Cork marathon: ‘We’re all one human race’

Runners from direct provision centres join locals for training in ‘fantastic initiative’

Jack Crotty of the Rocket Man with Ellie Kisyombe of Our Table, on Prince’s Street, Cork. Once they cross the finish line, the Sanctuary Runners will gather on Prince’s Street for food and celebrations.

Jack Crotty of the Rocket Man with Ellie Kisyombe of Our Table, on Prince’s Street, Cork. Once they cross the finish line, the Sanctuary Runners will gather on Prince’s Street for food and celebrations.

 

The last time Aletta Ndhlovu ran a marathon was more than 20 years ago. She loved sport growing up and was very involved in athletics at school in South Africa. “Running was my hobby so I missed it. Since I’d come to Clonakilty I was so bored and was looking for something to do with my time. I knew I’d benefit from running.”

Ndhlovu is one of 5,346 women, men and children living in direct provision centres across the country. She lives with her 20-month-old son in the Clonakilty Lodge centre in west Cork and had been searching for a place to go running since she arrived in the town nearly two years ago. A couple of months ago she spotted a poster in the town calling for participants in a project called Cork Sanctuary Runners.

The initiative was set up earlier this year by Cork-based journalist Graham Clifford as a way for local people to meet and get to know residents in the county’s direct provision centres. “I wanted to provide a bridge so that people could make these connections. I knew Cork was bidding for city of sanctuary status so I thought it would fit with them.”

Some 170 people, including more than 50 from direct provision centres, have signed up to take part in the Cork City Marathon on June 3rd since the project launched. Clifford has divided most participants into relay teams which include at least one resident from a direct provision in Cork city and county. Others have the option of running a half or full marathon.

Overcoming the divide

Ann O’Regan from Clonakilty Road Runners has been training on Tuesdays and Thursdays with Ndhlovu since early April in preparation for the race. She says the project has helped overcome the divide that exists between the local Clonakilty community and people who she says feel stuck in the centre. “They don’t know if they’re welcome into the community or not, whether or not they should interact. They don’t have money to go out and socialise, it can be very difficult.”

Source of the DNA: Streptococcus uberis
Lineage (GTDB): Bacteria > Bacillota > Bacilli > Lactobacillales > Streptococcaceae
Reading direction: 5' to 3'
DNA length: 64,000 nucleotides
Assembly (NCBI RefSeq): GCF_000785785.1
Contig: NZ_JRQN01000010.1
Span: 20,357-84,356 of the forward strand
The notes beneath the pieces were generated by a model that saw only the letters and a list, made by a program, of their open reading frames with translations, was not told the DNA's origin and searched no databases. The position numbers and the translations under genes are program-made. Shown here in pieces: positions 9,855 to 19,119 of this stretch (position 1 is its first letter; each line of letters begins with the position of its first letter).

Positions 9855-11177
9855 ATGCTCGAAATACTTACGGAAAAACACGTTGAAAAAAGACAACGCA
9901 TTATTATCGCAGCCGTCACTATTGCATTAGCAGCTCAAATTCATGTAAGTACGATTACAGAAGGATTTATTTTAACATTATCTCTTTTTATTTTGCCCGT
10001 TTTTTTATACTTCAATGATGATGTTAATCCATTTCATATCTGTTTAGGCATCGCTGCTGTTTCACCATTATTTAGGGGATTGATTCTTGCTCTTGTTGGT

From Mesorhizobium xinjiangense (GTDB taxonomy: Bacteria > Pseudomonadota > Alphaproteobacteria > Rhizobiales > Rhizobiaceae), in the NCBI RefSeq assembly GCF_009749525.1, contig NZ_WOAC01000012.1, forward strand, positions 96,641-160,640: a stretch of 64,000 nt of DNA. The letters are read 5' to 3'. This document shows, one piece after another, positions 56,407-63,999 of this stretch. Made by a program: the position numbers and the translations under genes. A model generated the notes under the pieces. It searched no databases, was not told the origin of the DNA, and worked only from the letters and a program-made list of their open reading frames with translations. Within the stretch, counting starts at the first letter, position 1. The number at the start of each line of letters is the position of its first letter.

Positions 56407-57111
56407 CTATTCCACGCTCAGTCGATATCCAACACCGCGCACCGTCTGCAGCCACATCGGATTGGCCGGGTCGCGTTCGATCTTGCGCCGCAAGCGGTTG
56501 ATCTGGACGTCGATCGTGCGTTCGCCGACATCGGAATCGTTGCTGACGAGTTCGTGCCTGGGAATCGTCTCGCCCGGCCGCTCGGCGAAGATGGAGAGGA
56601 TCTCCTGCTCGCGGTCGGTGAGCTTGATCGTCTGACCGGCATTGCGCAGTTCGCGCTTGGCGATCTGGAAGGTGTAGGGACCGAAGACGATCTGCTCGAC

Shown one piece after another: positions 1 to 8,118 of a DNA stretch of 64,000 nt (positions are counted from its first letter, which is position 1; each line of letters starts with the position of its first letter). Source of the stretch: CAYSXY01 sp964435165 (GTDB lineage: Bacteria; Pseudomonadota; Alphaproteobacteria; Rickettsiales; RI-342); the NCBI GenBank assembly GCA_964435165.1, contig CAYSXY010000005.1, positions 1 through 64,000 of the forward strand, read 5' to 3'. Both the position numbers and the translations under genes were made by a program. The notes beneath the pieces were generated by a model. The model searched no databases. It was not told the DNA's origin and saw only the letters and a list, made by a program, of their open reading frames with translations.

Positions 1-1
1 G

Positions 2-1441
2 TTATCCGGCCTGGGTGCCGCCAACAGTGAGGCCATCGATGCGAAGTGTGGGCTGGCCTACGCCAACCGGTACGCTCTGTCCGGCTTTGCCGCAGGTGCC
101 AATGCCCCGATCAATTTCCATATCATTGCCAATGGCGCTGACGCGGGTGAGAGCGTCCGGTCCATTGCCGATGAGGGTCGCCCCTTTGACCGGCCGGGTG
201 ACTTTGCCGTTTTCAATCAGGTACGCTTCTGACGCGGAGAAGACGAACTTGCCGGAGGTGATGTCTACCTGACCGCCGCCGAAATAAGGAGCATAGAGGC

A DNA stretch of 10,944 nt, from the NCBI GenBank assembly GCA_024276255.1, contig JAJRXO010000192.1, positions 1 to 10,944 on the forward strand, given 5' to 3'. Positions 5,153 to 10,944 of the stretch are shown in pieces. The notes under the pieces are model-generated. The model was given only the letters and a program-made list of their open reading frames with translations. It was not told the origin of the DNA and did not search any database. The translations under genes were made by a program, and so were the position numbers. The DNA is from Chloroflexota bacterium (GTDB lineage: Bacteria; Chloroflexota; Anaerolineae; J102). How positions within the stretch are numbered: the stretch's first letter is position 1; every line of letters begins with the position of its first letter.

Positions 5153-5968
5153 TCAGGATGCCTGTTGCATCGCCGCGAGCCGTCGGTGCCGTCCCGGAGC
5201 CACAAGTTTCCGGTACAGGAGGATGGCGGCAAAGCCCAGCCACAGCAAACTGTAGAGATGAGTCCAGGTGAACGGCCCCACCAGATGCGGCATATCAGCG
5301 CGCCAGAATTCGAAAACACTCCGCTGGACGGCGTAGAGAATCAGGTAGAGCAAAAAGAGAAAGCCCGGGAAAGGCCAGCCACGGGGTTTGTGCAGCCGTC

Ndhlovu says running helps her forget the everyday stresses of life. “I’m so happy to be taking part in the marathon and I can’t wait for it. My son keeps me very busy but my friends look after him when I go running. I feel so good doing it.”

Abdiaziz Mussa, a journalist from Somalia who lives in the direct provision centre on Kinsale Road, says the running has allowed him to focus on his health rather than dwelling on the time he has spent waiting for an answer to his asylum application.

“It was my first time running, I had not done much before. Before this I felt so isolated but it gives me an activity to feel more alive. I really appreciate the people who came up with this idea and hope others will follow. It contributes to better integration and mental health in society.”

Break from pressure

Dr Angela Flynn, another participant in the project, agrees that asylum seekers’ participation in Cork Sanctuary Runners enables them to take a break from the pressures of living in the limbo of direct provision.

“Asylum seekers and refugees are consistently portrayed in misery but they don’t want to be seen like that, they want to be happy. And you should see the happy faces of everyone running around the past few days. We’re there to show that we’re all one human race.”

Flynn got involved in the running project through University College Cork where she lectures in nursing and acts as a mentor for younger students hoping to study at the college. “Exercise is a stress reliever, it releases positive hormones that make you feel better. It’s a superb way to be mindful, all you need to do is put one foot in front of the other.

“Running is an equaliser. We’ve all got the same parts, the same bones and muscles. These people want to be outside and active, they would be working if they could. This fantastic initiative is good for the soul and for the body.”

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